Rule 13-307(c) provides:

An objection to the allowance of a claim shall be in writing. A copy of the objection and . . . notice of a hearing thereon shall be mailed or delivered to the claimant, the trustee, and the debtor. If an objection to a claim is joined with a demand for relief of the kind specified in Rule 13-701, the proceeding thereby becomes an adversary proceeding.


Section 57(l ) of the Bankruptcy Act states:

Whenever a claim shall have been reconsidered and rejected, in whole or in part, upon which a dividend has been paid, the trustee may recover from the creditor the amount of the dividend received upon the claim if rejected in whole, or the proportional part thereof if rejected only in part, and the trustee may also recover any excess dividend paid to any creditor. The court shall have summary jurisdiction of a proceeding by the trustee to recover any such dividends.

11 U.S.C. § 93(l ).


We also note that Bankruptcy Act § 57(l ), 11 U.S.C. § 93(l ), see footnote 3 supra, allows recovery of dividends paid to a creditor on invalid claims. If the trustee must object to a claim within ten days of its automatic allowance, there would be no need to provide for this recovery of dividends


Defendants have alleged below, and in their briefs before this court, alternative bases for upholding the creditors' claims. To obviate the need for further proceedings and the possibility of a subsequent appeal, we shall address these issues at this time. An appellate court may consider alternative bases offered by appellees for upholding the judgment below, even though they were not relied on by the district court and appellees have not filed a formal cross appeal. See Spurlin v. General Motors Corp., 531 F.2d 279 (5th Cir. 1976) (on petition for rehearing)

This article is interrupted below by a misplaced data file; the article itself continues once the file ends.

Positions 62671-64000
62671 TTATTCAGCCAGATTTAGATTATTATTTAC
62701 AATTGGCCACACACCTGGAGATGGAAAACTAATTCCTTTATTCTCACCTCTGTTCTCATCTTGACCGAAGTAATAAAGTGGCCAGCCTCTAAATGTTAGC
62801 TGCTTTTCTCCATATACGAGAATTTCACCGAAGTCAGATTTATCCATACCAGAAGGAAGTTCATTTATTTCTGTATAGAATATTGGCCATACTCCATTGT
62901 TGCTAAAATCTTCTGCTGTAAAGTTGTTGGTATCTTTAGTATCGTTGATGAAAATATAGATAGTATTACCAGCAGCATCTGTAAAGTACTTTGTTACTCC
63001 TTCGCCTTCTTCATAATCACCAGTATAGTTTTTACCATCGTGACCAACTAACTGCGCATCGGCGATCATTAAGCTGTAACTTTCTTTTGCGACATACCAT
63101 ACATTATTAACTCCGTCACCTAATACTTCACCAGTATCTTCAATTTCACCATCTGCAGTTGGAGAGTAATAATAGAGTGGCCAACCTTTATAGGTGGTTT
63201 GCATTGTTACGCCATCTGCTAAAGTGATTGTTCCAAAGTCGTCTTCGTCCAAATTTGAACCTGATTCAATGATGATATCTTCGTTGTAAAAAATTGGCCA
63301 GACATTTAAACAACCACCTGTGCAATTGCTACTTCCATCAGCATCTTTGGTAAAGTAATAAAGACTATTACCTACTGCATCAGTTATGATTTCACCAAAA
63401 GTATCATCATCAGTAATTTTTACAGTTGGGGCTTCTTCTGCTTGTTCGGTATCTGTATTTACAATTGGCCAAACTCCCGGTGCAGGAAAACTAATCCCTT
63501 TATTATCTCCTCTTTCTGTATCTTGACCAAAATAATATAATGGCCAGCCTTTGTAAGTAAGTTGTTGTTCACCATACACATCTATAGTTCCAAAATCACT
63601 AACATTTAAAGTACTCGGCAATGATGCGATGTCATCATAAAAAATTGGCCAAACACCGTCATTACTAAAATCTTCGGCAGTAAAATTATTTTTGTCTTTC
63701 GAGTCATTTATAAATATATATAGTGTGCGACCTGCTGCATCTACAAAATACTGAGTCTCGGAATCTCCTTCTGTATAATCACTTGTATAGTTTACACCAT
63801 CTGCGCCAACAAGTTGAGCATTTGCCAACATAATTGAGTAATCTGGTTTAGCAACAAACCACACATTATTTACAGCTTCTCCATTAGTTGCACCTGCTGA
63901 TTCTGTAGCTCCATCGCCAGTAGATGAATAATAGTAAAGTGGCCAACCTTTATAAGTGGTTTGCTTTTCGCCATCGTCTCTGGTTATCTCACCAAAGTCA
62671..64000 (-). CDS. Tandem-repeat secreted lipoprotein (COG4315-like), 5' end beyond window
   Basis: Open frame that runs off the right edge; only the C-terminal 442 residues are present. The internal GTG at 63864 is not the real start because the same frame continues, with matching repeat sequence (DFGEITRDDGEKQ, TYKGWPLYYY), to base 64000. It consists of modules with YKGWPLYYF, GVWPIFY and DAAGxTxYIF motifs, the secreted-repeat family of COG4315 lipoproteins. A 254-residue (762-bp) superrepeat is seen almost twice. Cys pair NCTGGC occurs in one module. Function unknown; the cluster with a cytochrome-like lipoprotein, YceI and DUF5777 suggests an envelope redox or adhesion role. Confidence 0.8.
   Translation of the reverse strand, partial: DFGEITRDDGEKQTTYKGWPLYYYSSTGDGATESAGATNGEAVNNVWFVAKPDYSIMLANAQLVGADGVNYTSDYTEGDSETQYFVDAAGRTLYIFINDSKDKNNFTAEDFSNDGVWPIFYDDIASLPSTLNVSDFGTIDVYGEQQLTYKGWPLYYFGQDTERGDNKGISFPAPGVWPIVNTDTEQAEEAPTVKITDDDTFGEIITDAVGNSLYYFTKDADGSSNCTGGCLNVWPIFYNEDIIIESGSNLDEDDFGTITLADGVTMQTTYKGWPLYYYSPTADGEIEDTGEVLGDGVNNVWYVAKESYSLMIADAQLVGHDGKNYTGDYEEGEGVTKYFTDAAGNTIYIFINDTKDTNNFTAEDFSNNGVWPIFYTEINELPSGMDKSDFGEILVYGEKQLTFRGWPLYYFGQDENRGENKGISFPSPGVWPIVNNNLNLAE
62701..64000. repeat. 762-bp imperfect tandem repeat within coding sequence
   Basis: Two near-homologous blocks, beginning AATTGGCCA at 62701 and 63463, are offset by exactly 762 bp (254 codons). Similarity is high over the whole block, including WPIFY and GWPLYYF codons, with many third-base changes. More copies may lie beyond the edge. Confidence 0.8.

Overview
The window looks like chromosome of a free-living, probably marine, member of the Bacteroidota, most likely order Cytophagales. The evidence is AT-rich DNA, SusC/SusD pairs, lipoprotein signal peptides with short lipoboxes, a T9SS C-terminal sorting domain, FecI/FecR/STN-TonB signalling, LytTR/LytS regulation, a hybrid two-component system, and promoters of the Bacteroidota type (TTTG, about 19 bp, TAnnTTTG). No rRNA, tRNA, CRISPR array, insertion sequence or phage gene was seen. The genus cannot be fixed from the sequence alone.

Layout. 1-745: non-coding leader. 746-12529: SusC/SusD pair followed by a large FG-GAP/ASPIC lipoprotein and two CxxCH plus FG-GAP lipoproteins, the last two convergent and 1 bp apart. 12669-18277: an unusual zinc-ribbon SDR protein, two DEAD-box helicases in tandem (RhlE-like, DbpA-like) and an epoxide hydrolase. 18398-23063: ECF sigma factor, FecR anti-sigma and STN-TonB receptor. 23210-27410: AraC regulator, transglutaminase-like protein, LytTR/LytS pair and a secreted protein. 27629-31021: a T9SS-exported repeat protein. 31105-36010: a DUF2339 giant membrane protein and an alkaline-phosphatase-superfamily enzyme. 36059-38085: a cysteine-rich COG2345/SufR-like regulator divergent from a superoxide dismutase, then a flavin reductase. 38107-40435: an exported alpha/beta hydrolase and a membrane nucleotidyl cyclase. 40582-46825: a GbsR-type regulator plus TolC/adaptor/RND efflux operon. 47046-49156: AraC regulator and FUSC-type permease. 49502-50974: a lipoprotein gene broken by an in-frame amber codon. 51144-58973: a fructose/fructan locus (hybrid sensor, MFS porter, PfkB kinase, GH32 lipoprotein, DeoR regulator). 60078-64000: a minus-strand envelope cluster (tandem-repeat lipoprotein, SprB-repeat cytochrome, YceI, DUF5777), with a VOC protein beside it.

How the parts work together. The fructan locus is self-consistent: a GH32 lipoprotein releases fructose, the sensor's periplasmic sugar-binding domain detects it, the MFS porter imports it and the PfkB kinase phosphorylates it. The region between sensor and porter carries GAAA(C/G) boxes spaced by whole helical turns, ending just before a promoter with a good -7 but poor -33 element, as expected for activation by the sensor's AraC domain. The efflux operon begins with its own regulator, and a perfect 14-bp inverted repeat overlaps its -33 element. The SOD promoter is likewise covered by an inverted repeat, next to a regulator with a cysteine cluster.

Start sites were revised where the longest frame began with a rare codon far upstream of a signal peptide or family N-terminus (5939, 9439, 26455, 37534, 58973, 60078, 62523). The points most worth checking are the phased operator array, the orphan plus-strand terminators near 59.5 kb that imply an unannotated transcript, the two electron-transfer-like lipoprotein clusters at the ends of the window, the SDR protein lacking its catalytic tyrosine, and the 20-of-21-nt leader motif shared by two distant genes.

One defense offered by the creditors is that the wage earner plans, once accepted by the lender, resulted in an accord and satisfaction, and that the subsequent agreement, which contains no illegal provisions, is therefore valid under Georgia law. We disagree. The Georgia Court of Appeals has recently held that under the Georgia Industrial Loan Act "the prior illegal contract could not be valid consideration for the execution of" a subsequent note. Douglas v. Dixie Finance Corp., 139 Ga.App. 251, 228 S.E.2d 144 (1976). Likewise, under Georgia law the creation of a wage earner plan cannot transmute the illegality of the underlying contracts. Furthermore, the regulatory scheme of Rule 13-307 would be drained of meaning if an automatic allowance of a claim were considered to form a new contract. Rule 13-307(a) requires the trustee to examine claims and to object to the allowance of improper ones. Such an examination would be unnecessary if appellees' argument were accepted. Where the claim was valid, no objection would be proper, and where the claim was invalid, an objection would be useless since the confirmation order would ratify the defect. Application of accord and satisfaction principles in this situation is thus contrary to Georgia law and inconsistent with the provisions of the Bankruptcy Rules.

Defendant also argues that the trustee may not object to a wage earner claim where the debtor does not join the objection. This argument also is unpersuasive. Bankruptcy Rule 13-307(a) provides that

The trustee and the debtor shall examine proofs of claim and the trustee shall object to the allowance of improper claims, unless no purpose would be served thereby. (emphasis supplied).

This rule does not require the assent of the debtor before an objection may be made by the trustee. The rule does, however, require the trustee to object to invalid claims. We conclude, therefore, that the Bankruptcy Rules empower the trustee to object to claims whether or not they are disputed by the debtor. See In re: Truman, 1 Bankr.Ct.Dec. 1702, 1711-13 (D.Maine 1975).

Finally, defendants assert that the trustee's suits are barred on other equitable grounds similar to those discussed above. We have carefully examined each of these defenses and conclude that they are without either merit or equity.


The fifth proceeding at issue on this appeal, In re: Ward, was decided by the bankruptcy judge subsequent to the district court's decision on appeal in the other four actions. Of course, in Ward the bankruptcy judge was bound by the district court's prior pronouncements